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I'm guessing the answer is no ;) but figured I'd ask anyway. Suppose I have one partner in an entangled pair and my friend on Alpha C has the other. I measure an observable (spin?) and the wave function collapses to a single eigenvalue. Does this cause the wave function for that observable to collapse for the remote partner, and if so, can the wave function collapse event itself be used as a superluminal signal? I assume the answer is no simply because he can't tell if the wave function has collapsed without making a measurement . . . which would cause the wave function to collapse. The whole idea falls apart if wave function collapse per se is not something that can be observed directly but is only inferred from measurement, I suppose.

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PS it also occurs to me I am not sure if my measurement collapses the wave function of the remote partner, or simply creates a condition such that when the remote partner is measured the necessary correlation is seen. –  JForster Sep 24 '13 at 22:26
    
Your basic problem here is that you can't observe a wavefunction collapse. You can just measure or not measure. When you measure you get a result, but you can't tell if it was required because the measured system was in a pure state or just came up by chance from among the allowed results. –  dmckee Sep 25 '13 at 1:28
    
@dmckee thanks very much; this is what I suspected. This clarifies the problem. –  JForster Sep 25 '13 at 2:15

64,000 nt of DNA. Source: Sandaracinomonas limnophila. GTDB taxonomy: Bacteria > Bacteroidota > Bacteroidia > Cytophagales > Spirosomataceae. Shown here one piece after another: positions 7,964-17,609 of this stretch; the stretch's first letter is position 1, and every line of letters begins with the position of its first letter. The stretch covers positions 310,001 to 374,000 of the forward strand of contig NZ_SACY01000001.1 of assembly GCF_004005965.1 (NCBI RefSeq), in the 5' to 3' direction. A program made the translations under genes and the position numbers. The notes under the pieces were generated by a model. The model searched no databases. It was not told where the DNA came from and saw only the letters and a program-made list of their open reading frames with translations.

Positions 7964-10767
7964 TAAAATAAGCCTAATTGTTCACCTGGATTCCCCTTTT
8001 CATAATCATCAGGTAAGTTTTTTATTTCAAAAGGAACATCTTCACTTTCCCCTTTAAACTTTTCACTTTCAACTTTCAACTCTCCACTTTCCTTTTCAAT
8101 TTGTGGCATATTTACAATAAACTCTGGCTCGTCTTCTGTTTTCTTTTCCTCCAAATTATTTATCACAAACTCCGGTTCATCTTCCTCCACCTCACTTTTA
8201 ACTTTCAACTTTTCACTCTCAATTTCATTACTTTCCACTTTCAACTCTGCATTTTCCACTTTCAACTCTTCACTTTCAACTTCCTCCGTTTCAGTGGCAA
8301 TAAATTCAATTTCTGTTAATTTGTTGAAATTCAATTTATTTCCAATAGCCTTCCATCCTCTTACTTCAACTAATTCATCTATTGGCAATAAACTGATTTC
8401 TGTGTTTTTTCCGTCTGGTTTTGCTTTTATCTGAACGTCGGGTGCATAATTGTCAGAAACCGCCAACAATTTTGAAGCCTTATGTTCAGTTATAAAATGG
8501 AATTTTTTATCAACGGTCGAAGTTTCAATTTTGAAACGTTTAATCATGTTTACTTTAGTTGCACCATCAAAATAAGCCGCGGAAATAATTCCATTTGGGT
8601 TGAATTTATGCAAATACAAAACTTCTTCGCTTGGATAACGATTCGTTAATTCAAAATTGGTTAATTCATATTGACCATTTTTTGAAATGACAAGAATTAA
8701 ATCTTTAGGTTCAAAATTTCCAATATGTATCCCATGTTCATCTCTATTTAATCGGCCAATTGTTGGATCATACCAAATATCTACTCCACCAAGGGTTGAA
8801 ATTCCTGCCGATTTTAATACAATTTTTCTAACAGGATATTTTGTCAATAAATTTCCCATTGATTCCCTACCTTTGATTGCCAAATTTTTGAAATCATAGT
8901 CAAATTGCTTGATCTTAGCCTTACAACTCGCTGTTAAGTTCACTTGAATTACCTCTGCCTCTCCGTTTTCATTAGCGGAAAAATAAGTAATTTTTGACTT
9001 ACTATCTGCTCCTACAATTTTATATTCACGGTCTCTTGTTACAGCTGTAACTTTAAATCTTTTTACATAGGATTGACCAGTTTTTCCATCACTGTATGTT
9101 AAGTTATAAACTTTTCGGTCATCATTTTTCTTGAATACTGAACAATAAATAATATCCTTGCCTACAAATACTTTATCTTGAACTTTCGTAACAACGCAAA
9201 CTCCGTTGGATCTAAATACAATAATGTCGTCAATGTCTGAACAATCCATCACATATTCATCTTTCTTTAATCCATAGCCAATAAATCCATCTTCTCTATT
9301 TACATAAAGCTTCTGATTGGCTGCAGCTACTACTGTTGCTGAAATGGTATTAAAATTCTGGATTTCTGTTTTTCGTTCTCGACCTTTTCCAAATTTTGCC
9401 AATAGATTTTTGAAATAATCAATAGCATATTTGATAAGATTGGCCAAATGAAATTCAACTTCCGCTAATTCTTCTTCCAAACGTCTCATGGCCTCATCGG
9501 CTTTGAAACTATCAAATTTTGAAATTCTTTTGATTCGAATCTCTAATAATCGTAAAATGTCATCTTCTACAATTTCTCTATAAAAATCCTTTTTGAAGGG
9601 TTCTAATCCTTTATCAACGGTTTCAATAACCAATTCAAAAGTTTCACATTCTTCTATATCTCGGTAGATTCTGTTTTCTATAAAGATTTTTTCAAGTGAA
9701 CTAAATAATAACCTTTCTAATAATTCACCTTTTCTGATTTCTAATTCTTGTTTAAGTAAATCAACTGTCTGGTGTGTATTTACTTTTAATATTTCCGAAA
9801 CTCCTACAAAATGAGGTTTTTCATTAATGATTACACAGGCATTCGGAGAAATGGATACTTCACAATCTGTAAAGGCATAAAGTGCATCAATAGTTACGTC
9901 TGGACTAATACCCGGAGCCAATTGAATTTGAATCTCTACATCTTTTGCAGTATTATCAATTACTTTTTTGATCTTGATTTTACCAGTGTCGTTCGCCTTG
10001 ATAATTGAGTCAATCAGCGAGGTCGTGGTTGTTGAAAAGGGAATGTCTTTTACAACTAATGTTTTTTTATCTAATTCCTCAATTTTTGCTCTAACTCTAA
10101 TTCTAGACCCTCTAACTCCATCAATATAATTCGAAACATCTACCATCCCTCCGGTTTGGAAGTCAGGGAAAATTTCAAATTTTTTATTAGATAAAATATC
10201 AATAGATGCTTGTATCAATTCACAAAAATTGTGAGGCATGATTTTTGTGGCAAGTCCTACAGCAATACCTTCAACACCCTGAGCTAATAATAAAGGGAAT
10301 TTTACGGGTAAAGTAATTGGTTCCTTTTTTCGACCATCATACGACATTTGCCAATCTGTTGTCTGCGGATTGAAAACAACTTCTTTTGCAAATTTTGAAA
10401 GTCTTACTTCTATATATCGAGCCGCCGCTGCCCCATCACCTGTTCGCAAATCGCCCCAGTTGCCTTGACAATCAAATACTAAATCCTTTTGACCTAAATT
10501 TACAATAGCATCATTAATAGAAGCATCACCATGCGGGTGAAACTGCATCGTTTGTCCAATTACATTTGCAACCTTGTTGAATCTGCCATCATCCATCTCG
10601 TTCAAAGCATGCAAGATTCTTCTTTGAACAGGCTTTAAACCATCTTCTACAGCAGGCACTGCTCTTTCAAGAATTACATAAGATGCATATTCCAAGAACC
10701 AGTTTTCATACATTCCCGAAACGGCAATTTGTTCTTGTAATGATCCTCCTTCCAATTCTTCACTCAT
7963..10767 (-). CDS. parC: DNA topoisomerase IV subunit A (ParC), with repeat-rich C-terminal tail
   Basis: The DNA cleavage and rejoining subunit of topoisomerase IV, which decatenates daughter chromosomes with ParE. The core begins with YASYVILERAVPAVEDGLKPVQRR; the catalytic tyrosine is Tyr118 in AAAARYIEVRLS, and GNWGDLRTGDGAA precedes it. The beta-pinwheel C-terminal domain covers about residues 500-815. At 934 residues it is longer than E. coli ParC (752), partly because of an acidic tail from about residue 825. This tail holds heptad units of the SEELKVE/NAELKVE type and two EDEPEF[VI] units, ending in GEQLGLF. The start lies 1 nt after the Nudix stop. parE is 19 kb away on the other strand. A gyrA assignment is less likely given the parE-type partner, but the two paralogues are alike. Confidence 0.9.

1 Answer 1

In the 2 slit experimentsuppose Bob is located at hole 2 with a mechanism that can instantly close the hole or open it. Sue is located on the screen plane a large distance, D , from the slits and at the position of the first interference fringe towards hole 1, where the probability of particle detection is zero when both holes are open. Bob closes hole 2, so the probability distribution for detecting a particle at Sue’s position changes from p1*p1 +p2*p2 +2p1*p2(=0) to p1*p1 > 0 . Does this change occur instantly? or does the effect propagate from Bob to Sue with the velocity of the particles? taking a time equal to the time of flight t = mD/p where m= particle mass, p= particle momentum?

If the change in probability distribution at Sue’s location is instantaneous ( as delayed choice experiments confirm that it is) can Bob use this to instantly modulate the number of particles per second received by Sue and hence send a signal faster than light? Why not?

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This is not an answer, just a replication of the OP's question, which moreover has been asked and answered many, many, many times on this site. –  Mark Mitchison Oct 17 '13 at 13:21
    
Not quite! No one has explained why Bob cannot send a message faster than light using the instant change of the wavefunction which occurs when he opens or closes hole 2. This action does not involve Bob observing a particle so the wave function collapse associated with a specific observation appears to be irrelevant here. Suppose the intensity of the particle beam through the apparatus is high enough to continuously produce an interference pattern (like that on the wall by a laser passing the two slits). What stops instant messaging in this case? Sue sees different results for Bob open/closed –  user31182 Oct 18 '13 at 8:49
    
Sue can tell if Bob's state is open or closed without reference to any measurement by Bob.The answer would involve considering the shot noise in the beam due to it being made up of particles and not a continuous wave. Sue would have to collect data for a minimum time T for each bit of information, to prevent errors due to misidentifying hole2 closed with open state. This will limit the rate at which information can be transferred from bob to sue. Has anyone reported this analysis and calculated if this effect is large enough to limit information transfer to slower than the speed of light? –  user31182 Oct 18 '13 at 9:16

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